The Sacred Book of the Werewolf
The world?s first Zen Buddhist paranormal romance?published to coincide with Halloween
One of the most progressive writers at work today, Victor Pelevin?s comic inventiveness has won him comparisons to Kafka, Calvino, and Gogol, and Time has described him as a ?psychedelic Nabokov for the cyberage.? In The Sacred Book of the Werewolf, a smash success in Russia and Pelevin?s first novel in six years, paranormal meets transcendental with a splash of satire as A Hu-Li, a two-thousand-year-old shape-shifting werefox from ancient China meets her match in Alexander, a Wagner-addicted werewolf who?s the key figure in Russia?s Big Oil. Both a supernatural love story and an outrageously funny send-up of modern Russia, this stunning and ingenious work of the imagination is the sharpest novel to date from Russia?s most gifted literary malcontent.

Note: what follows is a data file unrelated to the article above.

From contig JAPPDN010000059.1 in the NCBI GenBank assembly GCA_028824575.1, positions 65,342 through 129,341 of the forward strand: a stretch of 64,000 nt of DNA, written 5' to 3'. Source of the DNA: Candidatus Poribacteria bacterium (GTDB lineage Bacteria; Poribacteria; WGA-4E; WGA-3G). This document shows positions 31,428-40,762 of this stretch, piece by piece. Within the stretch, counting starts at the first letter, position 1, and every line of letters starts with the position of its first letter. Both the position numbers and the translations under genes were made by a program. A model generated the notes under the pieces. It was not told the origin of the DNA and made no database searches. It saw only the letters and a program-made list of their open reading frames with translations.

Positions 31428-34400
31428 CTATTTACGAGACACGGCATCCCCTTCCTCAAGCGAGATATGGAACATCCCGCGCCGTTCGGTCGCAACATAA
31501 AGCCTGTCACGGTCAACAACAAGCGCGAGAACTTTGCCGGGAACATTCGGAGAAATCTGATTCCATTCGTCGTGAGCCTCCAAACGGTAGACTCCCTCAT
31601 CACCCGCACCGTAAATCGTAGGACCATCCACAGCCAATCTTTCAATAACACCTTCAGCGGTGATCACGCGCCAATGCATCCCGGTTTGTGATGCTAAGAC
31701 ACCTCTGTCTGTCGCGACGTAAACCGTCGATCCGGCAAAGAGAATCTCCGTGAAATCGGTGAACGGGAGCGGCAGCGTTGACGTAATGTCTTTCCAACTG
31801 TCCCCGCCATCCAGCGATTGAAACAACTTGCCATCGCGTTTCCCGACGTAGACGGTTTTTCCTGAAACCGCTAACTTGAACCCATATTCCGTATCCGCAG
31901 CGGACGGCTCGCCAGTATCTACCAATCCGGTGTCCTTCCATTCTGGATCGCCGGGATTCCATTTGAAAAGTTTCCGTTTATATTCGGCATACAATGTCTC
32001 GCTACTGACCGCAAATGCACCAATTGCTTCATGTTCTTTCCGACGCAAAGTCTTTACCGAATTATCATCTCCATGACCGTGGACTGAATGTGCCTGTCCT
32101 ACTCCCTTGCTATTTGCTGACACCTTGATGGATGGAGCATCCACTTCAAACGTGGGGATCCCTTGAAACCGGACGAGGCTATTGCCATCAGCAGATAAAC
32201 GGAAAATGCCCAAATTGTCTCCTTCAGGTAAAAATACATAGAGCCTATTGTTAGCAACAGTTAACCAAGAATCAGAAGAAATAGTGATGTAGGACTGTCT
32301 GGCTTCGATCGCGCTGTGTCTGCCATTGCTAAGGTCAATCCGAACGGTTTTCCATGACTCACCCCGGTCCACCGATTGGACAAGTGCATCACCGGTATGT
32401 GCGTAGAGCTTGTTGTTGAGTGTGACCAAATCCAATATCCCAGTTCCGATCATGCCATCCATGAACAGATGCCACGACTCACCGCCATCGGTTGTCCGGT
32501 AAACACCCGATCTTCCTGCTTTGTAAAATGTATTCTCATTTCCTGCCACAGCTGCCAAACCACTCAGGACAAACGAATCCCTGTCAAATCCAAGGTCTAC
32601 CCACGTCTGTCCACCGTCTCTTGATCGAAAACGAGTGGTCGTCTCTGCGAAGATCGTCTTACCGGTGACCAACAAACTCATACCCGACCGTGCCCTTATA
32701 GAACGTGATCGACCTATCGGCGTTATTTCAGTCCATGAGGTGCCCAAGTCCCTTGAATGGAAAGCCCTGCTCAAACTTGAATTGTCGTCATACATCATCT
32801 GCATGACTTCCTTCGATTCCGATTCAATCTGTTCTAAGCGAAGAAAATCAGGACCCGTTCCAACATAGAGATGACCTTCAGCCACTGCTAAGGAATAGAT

Russian novelist Pelevin's chaotic latest examines contemporary Russia as viewed through the eyes of A. Hu-li, a 2,000-year-old werefox who is able to transform into a beautiful nymphet. The opening chapter is both an introduction to werefoxes as well as an account of how werefoxes, working as prostitutes, utilize their stunning looks to absorb a man's life energy. Hu-li's experiences are standard for an ancient werefox until she meets Alexander, an attractive Russian intelligence officer who happens to be a werewolf. The two share a whirlwind romance, and after some trouble, shack up in Hu-li's bomb shelter. While hiding out, Hu-li and Alexander argue about religion, death, truth and the like until they both claim to be the "super-werewolf." This argument and Hu-li's disclosure of her true age rupture the bliss. Pelevin creates interesting enough characters, but the unexplainable plot twists and the author's preoccupation with philosophical ramblings are nearly as perilous as a silver bullet.